Saturday, October 10, 2020

Vik Amar on Congress's role in electoral college reform

Jason Mazzone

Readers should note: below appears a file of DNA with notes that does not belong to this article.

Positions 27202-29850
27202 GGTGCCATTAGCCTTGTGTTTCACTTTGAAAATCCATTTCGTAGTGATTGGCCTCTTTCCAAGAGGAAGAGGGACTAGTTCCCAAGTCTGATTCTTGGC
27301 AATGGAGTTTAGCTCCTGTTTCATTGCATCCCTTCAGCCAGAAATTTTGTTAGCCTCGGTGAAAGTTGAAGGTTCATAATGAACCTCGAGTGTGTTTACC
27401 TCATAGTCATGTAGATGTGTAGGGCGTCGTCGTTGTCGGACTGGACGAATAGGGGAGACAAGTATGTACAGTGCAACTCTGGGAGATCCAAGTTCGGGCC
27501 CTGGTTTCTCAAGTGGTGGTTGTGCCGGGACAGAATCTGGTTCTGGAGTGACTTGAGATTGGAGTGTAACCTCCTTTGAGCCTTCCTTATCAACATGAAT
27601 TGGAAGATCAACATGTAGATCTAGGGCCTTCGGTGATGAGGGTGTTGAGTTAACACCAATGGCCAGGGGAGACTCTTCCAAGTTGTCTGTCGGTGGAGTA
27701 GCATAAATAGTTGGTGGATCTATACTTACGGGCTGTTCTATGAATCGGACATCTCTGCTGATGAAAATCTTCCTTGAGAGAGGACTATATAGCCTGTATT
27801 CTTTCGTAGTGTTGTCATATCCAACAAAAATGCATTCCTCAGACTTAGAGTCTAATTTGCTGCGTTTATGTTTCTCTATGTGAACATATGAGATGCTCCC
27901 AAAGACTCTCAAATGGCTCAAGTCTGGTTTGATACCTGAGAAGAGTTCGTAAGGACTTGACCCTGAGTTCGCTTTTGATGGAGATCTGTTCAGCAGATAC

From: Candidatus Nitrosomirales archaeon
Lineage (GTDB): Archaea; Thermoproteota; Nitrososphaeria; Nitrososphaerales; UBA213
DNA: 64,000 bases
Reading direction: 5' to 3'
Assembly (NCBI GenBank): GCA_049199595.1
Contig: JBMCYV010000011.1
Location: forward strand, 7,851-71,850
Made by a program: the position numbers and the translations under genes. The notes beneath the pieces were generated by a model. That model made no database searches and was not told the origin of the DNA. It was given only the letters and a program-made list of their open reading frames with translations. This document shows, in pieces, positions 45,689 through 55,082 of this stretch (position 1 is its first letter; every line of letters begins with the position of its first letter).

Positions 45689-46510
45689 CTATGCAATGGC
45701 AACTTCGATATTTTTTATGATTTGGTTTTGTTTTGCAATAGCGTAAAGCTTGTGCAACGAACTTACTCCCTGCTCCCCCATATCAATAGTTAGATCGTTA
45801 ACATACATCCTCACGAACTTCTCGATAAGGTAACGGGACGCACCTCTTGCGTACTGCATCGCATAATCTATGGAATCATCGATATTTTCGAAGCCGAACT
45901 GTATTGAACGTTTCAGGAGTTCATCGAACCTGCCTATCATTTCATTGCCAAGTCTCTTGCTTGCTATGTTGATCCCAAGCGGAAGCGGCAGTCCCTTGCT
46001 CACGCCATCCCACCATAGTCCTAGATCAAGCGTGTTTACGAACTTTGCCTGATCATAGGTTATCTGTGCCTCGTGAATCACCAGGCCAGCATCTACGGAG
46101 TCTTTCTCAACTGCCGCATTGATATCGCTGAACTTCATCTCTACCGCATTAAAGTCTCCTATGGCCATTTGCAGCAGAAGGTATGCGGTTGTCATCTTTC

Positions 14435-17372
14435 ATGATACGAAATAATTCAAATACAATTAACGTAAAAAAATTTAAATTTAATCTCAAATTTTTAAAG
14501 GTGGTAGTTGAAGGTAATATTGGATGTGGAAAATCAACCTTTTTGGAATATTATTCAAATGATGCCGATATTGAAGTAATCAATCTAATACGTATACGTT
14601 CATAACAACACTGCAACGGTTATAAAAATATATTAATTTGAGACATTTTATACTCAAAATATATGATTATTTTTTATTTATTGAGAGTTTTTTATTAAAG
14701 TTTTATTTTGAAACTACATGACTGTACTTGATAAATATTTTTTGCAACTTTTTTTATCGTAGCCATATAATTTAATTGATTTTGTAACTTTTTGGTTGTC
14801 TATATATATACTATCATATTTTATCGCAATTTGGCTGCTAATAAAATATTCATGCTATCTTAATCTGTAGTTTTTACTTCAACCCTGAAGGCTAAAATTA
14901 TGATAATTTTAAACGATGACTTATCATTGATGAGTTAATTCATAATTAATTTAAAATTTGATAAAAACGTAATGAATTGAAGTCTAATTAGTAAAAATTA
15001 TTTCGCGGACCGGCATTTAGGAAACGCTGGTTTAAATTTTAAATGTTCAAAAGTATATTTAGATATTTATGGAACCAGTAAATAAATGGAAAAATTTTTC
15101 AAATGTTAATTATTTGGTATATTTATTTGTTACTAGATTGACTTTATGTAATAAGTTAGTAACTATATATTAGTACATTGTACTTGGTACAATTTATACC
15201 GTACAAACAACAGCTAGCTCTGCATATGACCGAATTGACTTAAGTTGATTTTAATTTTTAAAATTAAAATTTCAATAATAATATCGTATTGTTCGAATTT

I have been enjoying the Balkinization symposium on the books by Alexander Keyssar and Jesse Wegman on electoral college reform. I have one small comment in response to Professor Rakove's very interesting essay on the need for constitutional amendment. Readers might be interested to know that my colleague Vik Amar published an essay back in 2011 in the Georgetown Law Journal on the powers of Congress to remedy problems with the design or operation of the National Popular Vote Compact Plan and to put in place federal mechanisms to identify and tally popular sentiment within each state. Among other things, Vik shows that Congress has several powers it can use to require a uniform "presidential preference poll" to be held in every state (and used by the NPVC states) on the same day that congressional elections are held. Vik observes that besides being easier to adopt than a constitutional amendment, such statutory mechanisms have the added advantage of allowing for experimentation and adjustment. Vik's essay, "The Case for Reforming Presidential Elections by Subconstitutional Means: The Electoral College, the National Popular Vote Compact, and Congressional Power," is here for readers with Hein access and here in draft form at SSRN.

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